The Body Keeps the Score is a non-fiction book about how stress and trauma affect your physical body. It tries to cover everything; not being a therapist, I can’t tell you how comprehensive it is. It certainly felt that way. But let me tell you that in the ongoing shitshow that is 2020, reading about both the effects of trauma on the body and possible ways to combat it was a fucking godsend.
Some of the therapies are definitely things you’ve heard before: yoga, writing, getting enough sleep, that kind of thing. But he goes into the studies that back up *why* they help you process your emotions and to let you move on to a better place, which stops you (ok, me) from rolling your eyes about them and actually take them seriously.
Some of the therapies and body systems are things I hadn’t known about before. Things like the autonomic nervous system (the one that kicks in while you’re relaxed, not the fight or flight one), polyvagal theory, EMDR (which I’d heard of but never understood before), neurofeedback (which, this is the one I want to try if I ever get the chance), parts (of the self) work and why it works.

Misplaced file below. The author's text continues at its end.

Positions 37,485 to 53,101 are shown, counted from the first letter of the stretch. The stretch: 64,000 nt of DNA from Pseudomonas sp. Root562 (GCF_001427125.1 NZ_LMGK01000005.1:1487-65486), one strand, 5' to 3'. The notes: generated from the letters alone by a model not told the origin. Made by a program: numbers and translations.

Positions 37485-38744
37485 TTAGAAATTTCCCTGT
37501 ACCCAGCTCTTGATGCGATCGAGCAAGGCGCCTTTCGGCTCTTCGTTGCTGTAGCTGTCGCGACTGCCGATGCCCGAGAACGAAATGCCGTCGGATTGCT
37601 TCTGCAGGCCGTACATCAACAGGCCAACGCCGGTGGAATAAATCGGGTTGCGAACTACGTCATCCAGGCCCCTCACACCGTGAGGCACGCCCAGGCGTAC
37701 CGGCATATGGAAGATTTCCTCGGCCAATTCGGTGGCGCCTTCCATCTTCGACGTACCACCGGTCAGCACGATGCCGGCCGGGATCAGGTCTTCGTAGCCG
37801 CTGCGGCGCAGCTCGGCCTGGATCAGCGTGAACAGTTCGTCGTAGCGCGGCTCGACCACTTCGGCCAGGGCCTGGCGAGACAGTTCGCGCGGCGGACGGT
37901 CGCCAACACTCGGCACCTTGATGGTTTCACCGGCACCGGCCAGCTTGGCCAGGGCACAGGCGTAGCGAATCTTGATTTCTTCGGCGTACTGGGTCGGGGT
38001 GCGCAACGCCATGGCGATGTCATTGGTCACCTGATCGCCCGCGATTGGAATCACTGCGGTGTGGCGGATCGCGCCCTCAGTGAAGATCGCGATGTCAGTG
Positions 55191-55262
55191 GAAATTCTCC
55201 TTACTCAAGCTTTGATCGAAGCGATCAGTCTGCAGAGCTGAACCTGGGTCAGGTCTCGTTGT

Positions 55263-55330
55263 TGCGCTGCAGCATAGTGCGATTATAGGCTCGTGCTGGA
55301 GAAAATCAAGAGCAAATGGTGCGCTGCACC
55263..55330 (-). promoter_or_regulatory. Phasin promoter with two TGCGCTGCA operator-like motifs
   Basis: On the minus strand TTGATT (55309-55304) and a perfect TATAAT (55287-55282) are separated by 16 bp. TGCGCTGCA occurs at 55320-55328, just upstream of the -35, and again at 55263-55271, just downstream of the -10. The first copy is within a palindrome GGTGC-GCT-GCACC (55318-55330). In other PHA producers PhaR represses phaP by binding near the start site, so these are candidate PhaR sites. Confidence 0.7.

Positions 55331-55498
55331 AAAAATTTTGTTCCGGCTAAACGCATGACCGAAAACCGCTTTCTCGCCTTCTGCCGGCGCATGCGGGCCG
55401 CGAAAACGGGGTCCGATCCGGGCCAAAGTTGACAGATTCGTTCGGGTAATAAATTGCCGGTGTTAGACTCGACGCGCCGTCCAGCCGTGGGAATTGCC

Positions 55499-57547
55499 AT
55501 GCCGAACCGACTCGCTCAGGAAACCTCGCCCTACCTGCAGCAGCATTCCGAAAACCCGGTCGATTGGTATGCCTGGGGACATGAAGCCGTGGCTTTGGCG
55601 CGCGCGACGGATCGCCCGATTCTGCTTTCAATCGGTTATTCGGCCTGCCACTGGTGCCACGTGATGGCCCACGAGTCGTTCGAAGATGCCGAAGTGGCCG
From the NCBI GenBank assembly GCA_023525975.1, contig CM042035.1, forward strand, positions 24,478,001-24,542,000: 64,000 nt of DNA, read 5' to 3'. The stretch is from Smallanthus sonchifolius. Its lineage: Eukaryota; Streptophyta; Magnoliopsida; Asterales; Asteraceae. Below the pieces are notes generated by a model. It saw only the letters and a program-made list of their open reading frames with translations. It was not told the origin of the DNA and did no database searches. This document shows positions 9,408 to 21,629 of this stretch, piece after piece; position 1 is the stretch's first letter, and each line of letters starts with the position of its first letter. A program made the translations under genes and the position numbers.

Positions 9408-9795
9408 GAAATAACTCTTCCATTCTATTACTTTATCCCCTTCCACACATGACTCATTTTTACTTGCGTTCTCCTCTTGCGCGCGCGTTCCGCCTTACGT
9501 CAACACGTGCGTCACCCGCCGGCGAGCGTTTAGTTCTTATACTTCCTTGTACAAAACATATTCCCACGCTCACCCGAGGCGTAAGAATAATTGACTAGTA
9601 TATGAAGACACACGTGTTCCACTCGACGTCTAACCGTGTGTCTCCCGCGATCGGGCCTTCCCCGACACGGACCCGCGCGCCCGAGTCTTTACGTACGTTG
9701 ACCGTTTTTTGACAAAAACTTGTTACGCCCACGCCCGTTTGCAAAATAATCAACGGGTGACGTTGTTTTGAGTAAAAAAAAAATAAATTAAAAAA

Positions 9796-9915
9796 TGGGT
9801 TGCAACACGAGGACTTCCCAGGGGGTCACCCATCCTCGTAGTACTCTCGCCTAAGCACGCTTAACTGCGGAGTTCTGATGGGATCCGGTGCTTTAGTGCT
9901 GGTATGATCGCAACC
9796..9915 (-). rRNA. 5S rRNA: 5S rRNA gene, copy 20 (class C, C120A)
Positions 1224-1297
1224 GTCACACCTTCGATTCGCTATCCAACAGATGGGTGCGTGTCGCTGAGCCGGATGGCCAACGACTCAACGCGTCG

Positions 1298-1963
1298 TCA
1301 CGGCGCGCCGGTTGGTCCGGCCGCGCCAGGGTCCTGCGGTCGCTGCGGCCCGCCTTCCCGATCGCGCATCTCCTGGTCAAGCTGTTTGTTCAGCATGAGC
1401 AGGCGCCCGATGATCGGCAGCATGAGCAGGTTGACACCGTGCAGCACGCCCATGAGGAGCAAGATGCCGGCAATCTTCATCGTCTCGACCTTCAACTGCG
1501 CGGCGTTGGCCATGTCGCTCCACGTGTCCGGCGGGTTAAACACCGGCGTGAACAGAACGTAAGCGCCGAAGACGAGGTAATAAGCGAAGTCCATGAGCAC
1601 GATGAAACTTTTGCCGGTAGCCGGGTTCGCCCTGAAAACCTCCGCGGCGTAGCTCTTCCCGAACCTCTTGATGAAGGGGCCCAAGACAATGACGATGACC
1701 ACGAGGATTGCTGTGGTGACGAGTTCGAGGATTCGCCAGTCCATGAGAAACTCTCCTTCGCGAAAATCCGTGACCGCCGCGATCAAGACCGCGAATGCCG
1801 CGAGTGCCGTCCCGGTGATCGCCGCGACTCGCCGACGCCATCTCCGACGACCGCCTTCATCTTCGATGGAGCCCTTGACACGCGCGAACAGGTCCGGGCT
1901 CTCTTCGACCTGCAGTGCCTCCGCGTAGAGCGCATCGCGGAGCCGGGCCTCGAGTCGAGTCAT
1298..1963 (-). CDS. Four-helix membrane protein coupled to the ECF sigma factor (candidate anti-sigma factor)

The other thing that The Body Keeps the Score reminded me of was that, while 2020 is traumatic, I am relatively fortunate. It doesn’t mean that this year isn’t taking an emotional toll – it totally is – but things could be so much worse. There is so much deeper trauma out there in the world. So while it gives me good resources and the why I should pull out the damn yoga mat when all I want to do is watch Ghostbusters (2016) for the millionth time, it also gives me some perspective. My life could be so much worse.
So yes, The Body Keeps the Score was essential reading for the moment and yes, I would recommend it if you feel like you’re at the end of your rope.